If We’re Turning Off Social Media, I Want News Channels Shut Down, Too

That might be a valid complaint, and even the most synergistic of social media gurus would have to admit — between creating engaging integrated solutions, no doubt — that Twitter wasn’t exactly a paragon of truth and accuracy during the riots, but you can hardly pin the blame solely on social media when rolling news channels like BBC News 24 and Sky News are running looped footage of burning buildings, overlaid with interviews with those who’d lost property and possessions in the looting. It might have been passed through an editorial filter, but continually presenting the worst of the footage creates a very skewed representation of reality.

Cyber culture emanates from cyber activism influenced by globalisation and imperialistic desires to create a new world order based on a virtual human. What has happened in this region cannot be described as revolutions, but rather a cyber effect propounded by cyber activists propagated from the West…

…Cyber weapons target vulnerable educated youth, “the dot com generation” who are mobilised into cyber addicts with a radical zeal of causing a generation change irrespective of the means it takes. The activist tends to be lost in their own world completely detached from their cultural heritage.

Ugandan Police Commissioner Andrew Kaweesi calling for increased government control over the Internet. 

Uganda has ordered its three major ISPs to block access to Facebook and “Tweeter” in order to “eliminate the connection and sharing of information that incites the public.”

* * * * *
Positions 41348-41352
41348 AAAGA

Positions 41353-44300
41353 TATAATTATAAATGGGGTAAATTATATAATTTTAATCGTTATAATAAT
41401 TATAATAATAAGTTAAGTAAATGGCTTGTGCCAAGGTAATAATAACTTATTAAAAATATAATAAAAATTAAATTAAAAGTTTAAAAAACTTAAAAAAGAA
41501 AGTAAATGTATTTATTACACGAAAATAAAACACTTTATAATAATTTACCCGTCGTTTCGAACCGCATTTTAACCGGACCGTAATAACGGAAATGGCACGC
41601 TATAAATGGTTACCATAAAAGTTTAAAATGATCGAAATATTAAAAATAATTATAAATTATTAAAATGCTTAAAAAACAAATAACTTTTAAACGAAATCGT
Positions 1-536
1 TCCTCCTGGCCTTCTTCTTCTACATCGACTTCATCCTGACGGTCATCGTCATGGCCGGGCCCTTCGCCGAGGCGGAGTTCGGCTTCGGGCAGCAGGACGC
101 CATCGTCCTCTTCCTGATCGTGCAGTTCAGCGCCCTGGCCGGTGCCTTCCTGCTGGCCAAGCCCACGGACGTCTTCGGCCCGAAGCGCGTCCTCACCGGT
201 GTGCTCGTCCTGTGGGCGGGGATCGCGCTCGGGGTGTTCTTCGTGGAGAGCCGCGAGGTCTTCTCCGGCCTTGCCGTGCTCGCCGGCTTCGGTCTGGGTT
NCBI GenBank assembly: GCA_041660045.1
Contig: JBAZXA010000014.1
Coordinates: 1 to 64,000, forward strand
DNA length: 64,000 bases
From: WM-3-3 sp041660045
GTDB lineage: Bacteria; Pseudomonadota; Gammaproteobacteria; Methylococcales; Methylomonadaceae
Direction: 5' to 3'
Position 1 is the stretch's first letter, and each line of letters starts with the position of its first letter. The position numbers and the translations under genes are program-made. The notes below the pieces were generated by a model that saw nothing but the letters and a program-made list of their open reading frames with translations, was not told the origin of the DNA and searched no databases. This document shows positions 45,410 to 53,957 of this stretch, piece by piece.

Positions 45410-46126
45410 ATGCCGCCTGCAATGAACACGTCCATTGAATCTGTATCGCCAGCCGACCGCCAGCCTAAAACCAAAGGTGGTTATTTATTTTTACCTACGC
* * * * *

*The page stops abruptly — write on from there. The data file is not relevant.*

There is need to regulate Internet for security reasons.

Syrian Activists Technologically Connected →

The Guardian reports how citizens are using video streaming to communicate with one another across Syria:

On the laptop screen is the pixelated image of a man holding an olive branch in one hand and a mobile phone in the other, which he is using as a video camera to stream, via the social media programme Qik, live images of tens of thousands of protesters in [the Mediterranean port city of] Banias directly into Nakhle’s laptop, ready for uploading to YouTube.

Over a faltering digital connection, Nakhle tells his colleague in Banias about the deaths in [southwestern city of] Deraa. The message is relayed to a protester with a megaphone, who broadcasts it to the masses. Ten minutes later the reaction comes in: “OK, now we can hear chanting in Banias, ‘With our souls, with our blood, we sacrifice to you Deraa.’ And they are in Banias, a different side of the country!”…

… Foreign media have been all but barred from reporting from Syria and dozens of local and Arab journalists have been arrested or expelled. In their place, Syria’s cyber activists are using social media and technology to ensure reporting gets out, linking the protesters on the street with the eyes and ears of the world.

Beautiful interactive and a great example of a timeline done right.  

Beautiful interactive and a great example of a timeline done right.  

Via Al Jazeera:

Youtube, Facebook and Twitter have become the new weapons of mass mobilisation; geeks have taken on dictators; bloggers are dissidents; and social networks have become rallying forces for social justice…

…Joining Marwan Bishara to discuss these issues are: Carl Bernstein, a Pulitzer Prize-winning investigative journalist; Amy Goodman, the host and executive producer of Democracy Now!; Professor Emily Bell, the director of digital journalism at Columbia University; Evgeny Morozov, the author of The Net Delusion: The Dark Side of Internet Freedom; Professor Clay Shirky, the author of Cognitive Surplus: Creativity and Generosity in a Connected Age.

Egyptian students are publishing a newspaper to challenge anti-press laws in Egypt which require official registration in order to legally publish.

"We thought that right now is the perfect time to push the borders of freedom," says 17-year-old Sanaa El Seif.